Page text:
Iolani Students Prepares to Honor the Bard
Lower-schoolers put in long hours in rehearsal to produce William Shakespeare's "A Midsummer's Night Dream," part of the Keables Fortnight. Mrs. Oda adapted this play from Lois Burdett's "A Midsummer's Night Dream for Kids."
BY SHERI UYEMURA AND MICHELLE SATO
For two weeks, the entire student body and faculty focused on the performances of professional actors from the Oregon Shakespeare Festival.
The unprecedented Keables Fortnight included both the lower school and upper school, with contributions from all the different subjects in a Shakespeare theme that ultimately focused on the actors.
"Dear Will" played with the idea that Shakespeare got his ideas from letters people sent him about their problems, asking for advice. The act included a 20-minute adaptation of Shakespeare's "Twelfth Night."
"The Great American Novel" included two adaptations of both "Catcher in the Rye" and "To Kill a Mockingbird."
A husband and wife duo, Kathleen Mulligan and David Studwell exhibited an all Shakespeare program called "How Do I Love Thee." They used a sonnet by Elizabeth Barrett Browning to weave Shakespeare's famous love scenes together.
The group performed "Win, Lose, or Draw," combining Shakespeare with other contemporary pieces of literature such as Doctor Seuss. The actors found the theme of power struggles appealing and tried to find literary works to perform to match their idea.
The last performance they put on was "The Noodle Doodle Box" for the lower-school students. Many of the same pieces from "Win, Lose, or Draw" were used. What the children found most memorable, according to Kathleen Mulligan, was the line, "Please water please," where David spit water into Kathleen's face.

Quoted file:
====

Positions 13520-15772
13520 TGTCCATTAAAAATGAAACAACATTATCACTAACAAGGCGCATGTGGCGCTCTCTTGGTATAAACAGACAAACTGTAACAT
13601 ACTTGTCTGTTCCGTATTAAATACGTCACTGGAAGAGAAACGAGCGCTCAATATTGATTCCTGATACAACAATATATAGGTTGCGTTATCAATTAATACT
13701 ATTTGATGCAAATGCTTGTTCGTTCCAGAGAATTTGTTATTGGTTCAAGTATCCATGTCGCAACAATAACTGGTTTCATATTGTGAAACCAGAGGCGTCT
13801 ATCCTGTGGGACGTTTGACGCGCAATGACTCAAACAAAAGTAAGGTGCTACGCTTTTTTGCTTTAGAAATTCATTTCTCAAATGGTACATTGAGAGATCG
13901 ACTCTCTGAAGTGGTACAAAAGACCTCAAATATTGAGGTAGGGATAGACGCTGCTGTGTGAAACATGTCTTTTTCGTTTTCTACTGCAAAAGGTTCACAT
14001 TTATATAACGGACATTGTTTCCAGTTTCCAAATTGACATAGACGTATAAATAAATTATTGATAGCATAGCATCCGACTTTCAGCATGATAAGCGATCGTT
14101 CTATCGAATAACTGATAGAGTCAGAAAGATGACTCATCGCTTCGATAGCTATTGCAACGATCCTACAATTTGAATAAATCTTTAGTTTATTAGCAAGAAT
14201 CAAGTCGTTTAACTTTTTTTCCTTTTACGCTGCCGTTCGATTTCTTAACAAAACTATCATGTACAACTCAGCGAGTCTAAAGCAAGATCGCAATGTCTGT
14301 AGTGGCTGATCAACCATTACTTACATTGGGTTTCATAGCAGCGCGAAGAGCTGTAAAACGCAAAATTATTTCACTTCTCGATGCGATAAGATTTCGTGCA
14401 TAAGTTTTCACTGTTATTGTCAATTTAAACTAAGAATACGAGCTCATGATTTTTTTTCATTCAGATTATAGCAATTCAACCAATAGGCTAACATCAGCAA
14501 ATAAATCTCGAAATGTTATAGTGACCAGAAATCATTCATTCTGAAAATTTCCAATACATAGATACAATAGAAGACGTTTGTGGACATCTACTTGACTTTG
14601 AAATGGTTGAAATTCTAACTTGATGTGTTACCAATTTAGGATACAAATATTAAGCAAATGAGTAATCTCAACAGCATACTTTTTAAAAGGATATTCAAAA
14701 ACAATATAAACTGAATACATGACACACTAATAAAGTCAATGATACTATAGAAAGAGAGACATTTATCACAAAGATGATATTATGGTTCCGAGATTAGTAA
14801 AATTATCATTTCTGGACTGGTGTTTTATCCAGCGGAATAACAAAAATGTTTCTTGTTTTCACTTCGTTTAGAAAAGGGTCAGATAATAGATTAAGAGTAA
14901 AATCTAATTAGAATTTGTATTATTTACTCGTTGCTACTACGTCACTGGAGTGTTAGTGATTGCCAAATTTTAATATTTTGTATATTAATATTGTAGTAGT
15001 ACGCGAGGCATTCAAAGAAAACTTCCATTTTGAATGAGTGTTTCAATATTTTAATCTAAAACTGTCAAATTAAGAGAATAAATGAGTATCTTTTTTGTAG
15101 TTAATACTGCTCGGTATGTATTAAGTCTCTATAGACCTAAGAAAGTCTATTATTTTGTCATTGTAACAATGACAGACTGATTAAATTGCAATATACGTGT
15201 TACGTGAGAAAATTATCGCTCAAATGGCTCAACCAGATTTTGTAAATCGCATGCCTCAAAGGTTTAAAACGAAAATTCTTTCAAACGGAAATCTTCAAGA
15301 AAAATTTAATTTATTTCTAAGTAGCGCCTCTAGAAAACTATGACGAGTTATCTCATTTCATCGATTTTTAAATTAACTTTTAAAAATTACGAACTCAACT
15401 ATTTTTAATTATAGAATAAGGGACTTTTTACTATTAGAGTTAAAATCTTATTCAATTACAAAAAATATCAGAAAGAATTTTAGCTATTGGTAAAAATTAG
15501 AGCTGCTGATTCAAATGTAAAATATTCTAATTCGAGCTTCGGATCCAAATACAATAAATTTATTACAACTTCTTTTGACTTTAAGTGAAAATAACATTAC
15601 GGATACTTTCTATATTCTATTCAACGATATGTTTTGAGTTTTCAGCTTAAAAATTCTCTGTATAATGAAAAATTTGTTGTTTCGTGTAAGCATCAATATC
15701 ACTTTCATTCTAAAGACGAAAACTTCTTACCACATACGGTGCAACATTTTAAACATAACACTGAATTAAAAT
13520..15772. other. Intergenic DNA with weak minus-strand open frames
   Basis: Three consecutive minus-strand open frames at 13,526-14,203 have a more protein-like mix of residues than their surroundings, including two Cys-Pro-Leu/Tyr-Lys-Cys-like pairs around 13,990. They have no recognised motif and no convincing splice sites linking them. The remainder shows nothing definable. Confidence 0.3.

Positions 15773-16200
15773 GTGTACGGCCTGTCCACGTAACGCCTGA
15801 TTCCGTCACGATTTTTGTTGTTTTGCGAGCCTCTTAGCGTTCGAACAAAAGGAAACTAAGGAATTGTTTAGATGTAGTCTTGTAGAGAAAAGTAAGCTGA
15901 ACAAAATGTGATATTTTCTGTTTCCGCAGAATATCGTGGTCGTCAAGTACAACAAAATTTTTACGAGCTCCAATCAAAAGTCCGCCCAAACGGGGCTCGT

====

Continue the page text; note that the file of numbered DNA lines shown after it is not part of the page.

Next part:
"The plays that had pieces we've read in class really interested me. It was neat seeing what we've discussed performed on stage," said Mari Takamura ('01) after seeing the acts.
More than just these performances, the Keables weeks provided workshops for the students. "Our objective was to demystify Shakespeare a little bit and make the language more accessible to students by asking them to play with devices that Shakespeare used in his language," said Ms. Mulligan.
The workshops were a major portion of the Keable's festivities because students were able to learn from the actors about Shakespeare, drama, literature, and writing. The different workshops included "Improvising Shakespeare's Language"; "Images, Ideas, and Expressive Words"; "You Direct"; "Theater Sports"; and a discussion on Hamlet with the AP English students.
Junior Marissa Oyadomari attended a workshop on how to write poetry, where the class members closed their eyes and imagined something of. "It was really relaxing to close your eyes and imagine anything. It got me motivated to write poetry," said Oyadomari.
According to the actors, Iolani's tradition of studying Shakespeare created a good background for their work. They hoped to get the students more acquainted with Shakespeare through their performances, and to excite them towards his work. "Though Shakespeare lived 500 years ago, the themes in his plays are still relevant today," said Ms. Mulligan.
Another large part of the fortnight was the student performances, which included "A Midsummer Night's Dream," a choral scene from "The Tempest," and a ninth grade production of Romeo and Juliet. "This has made me interested in Shakespeare," said freshman Dale Matsumoto who played Juliet in the ninth grade performance.